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The Daily Wildcat

The Daily Wildcat


    David and Goliath: Regents nomination hold smacks of partisan politics

    You might not have realized it, but you’re in danger of losing your representation in state government. And for purely political reasons, too.

    Friday, the Arizona Daily Wildcat reported that the Arizona State Senate is holding up the nomination of UA pre-education senior David Martinez III to the Arizona Board of Regents. That might not mean much to the average student, until you consider what Martinez will be responsible for if he’s confirmed.

    The board of regents is the governing body of Arizona’s three state universities, charged with everything from setting tuition to establishing curricula and courses. While it’s probably not well known by students, the board exercises enormous influence over our everyday lives.

    As a non-voting student regent, Martinez will be tasked with representing both Arizona students in general and UA students in particular. Under state law, he’ll have all of the rights and privileges of a board member during his first year, and he’ll win the right to vote on board decisions in his second year.

    Unfortunately, Martinez’s nomination has hit an unnecessary obstacle. Wednesday, the Senate Committee on Higher Education held Martinez’s nomination with little or no explanation, though Martinez suspects that it has something to do with his political activities here at the UA.

    “”In conversations with a lot of different people, it is my involvement in the transgender committee,”” Martinez told us yesterday, referring to a campus committee that seeks to expand protections and rights for transgender individuals at the UA. “”Also, if you do a basic (Internet) search on my name, you’ll find that I have a lot of involvement with the Democratic Party.””

    Sen. Tom O’Halleran, R-Sedona, the chairman of the Higher Education Committee, indicated yesterday that Martinez’s work on the transgender committee “”is not a concern of mine, but I think David needs to make sure he is able to explain (to other senators) any positions he has had in the past.””

    Martinez, for his part, is playing the good nominee, conceding that some senators have “”legitimate concerns”” while avoiding the fact that this reeks of a political hit. That’s all fine and well – Martinez would have little chance of being confirmed if he were to call a spade a spade – so allow us to cut through the euphemisms and doublespeak: there’s nothing to this but pure politics.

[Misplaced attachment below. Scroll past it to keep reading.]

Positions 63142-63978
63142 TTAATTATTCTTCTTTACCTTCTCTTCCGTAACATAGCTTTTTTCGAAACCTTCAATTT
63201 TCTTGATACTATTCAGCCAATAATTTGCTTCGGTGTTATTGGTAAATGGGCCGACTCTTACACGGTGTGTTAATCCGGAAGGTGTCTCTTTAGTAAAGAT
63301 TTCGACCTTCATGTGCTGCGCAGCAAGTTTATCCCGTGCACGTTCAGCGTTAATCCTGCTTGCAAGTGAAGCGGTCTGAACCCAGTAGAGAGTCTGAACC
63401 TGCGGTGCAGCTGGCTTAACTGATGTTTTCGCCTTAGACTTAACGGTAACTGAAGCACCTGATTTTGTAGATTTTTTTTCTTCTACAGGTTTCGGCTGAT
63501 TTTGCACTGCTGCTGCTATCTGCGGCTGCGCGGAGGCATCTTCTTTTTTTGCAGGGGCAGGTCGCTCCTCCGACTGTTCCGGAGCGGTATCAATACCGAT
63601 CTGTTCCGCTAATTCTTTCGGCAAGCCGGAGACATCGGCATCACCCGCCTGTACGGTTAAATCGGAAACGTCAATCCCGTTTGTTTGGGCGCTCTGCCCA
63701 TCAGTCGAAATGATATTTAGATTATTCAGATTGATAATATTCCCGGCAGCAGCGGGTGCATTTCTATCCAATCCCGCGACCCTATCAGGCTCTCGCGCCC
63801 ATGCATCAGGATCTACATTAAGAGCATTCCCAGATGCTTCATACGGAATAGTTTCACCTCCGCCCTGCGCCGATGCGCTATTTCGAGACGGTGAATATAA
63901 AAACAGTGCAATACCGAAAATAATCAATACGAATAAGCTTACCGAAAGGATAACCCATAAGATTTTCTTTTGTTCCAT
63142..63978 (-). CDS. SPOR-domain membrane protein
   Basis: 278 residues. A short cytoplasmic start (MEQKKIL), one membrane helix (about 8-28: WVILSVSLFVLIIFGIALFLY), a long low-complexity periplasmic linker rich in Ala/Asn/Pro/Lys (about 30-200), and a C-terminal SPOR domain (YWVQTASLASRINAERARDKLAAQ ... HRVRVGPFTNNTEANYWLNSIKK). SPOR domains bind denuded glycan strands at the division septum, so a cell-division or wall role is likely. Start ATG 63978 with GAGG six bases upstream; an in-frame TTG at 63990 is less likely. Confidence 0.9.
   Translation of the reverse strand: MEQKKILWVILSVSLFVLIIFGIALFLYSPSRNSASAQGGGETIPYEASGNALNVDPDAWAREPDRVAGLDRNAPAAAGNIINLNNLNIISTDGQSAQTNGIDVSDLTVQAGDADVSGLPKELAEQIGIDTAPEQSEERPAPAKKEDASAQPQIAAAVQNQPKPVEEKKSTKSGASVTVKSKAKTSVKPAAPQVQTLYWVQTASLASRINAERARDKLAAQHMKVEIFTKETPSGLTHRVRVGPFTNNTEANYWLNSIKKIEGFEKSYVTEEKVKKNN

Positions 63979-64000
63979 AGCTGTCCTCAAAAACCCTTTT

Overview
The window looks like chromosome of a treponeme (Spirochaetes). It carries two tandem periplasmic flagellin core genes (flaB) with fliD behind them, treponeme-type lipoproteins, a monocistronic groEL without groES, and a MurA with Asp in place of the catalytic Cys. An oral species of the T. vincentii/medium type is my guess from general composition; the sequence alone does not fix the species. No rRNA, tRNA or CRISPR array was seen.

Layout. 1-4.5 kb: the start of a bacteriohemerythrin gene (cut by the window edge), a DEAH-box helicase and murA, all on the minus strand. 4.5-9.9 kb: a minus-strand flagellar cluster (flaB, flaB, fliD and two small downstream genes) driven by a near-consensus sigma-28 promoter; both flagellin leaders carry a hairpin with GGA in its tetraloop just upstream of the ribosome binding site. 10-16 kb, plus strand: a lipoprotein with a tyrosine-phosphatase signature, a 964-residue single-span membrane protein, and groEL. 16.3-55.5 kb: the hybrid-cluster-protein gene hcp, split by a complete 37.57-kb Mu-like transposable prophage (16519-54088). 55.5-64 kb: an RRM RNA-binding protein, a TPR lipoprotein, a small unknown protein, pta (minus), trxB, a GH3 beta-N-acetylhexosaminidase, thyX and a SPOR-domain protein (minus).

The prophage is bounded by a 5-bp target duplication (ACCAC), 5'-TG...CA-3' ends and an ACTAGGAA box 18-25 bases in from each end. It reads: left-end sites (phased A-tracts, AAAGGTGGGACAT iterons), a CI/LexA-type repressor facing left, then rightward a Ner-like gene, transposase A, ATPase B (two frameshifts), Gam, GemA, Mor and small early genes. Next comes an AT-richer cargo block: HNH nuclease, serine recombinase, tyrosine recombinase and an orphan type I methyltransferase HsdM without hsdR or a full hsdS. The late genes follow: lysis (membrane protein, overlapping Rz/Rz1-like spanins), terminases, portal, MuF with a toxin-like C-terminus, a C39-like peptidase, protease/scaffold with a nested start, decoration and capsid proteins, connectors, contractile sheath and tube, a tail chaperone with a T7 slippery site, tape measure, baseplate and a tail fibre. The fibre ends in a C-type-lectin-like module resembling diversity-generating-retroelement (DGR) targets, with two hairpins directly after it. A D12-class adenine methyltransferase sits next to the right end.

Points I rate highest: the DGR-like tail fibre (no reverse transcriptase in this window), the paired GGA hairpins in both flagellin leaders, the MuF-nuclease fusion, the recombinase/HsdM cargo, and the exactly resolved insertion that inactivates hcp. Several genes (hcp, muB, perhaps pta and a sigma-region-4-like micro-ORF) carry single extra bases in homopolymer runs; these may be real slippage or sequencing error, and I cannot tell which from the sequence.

It’s not a matter of qualifications; Martinez boasts an impressive rǸsumǸ. He’s held posts for the Associated Students of the University of Arizona (elections commissioner), the UA Young Democrats (president) and the UA Equal Opportunity and Affirmative Action Office. What’s more, he represents an area of the state – southern Arizona – that is woefully underrepresented in the state’s Phoenix-centric decision-making.

    Instead, some state legislators seem bent on blocking Martinez’s nomination because of his political ties and involvement with the transgender committee. That’s a curious stance, especially since those activities would seem to benefit a nominee to the board of regents. There are few people, after all, more qualified to serve on the governing board of higher education than a student who has extensive experience serving on committees related to higher education.

    Sen. O’Halleran indicated yesterday that “”whether (Martinez’s) nomination goes before the committee next week depends on his conversations with the (objecting) senators this week.”” Martinez will undoubtedly do well. But his nomination should never have been blocked in the first place, and the objecting senators would do well to lift their hold before their motives are exposed for what they really are – petty politics.

    Opinions Board

    Editorials are determined by the Wildcat opinions board and written by one of its members. They are Justyn Dillingham, Allison Hornick, Damion LeeNatali, Stan Molever, Nicole Santa Cruz and Matt Stone.

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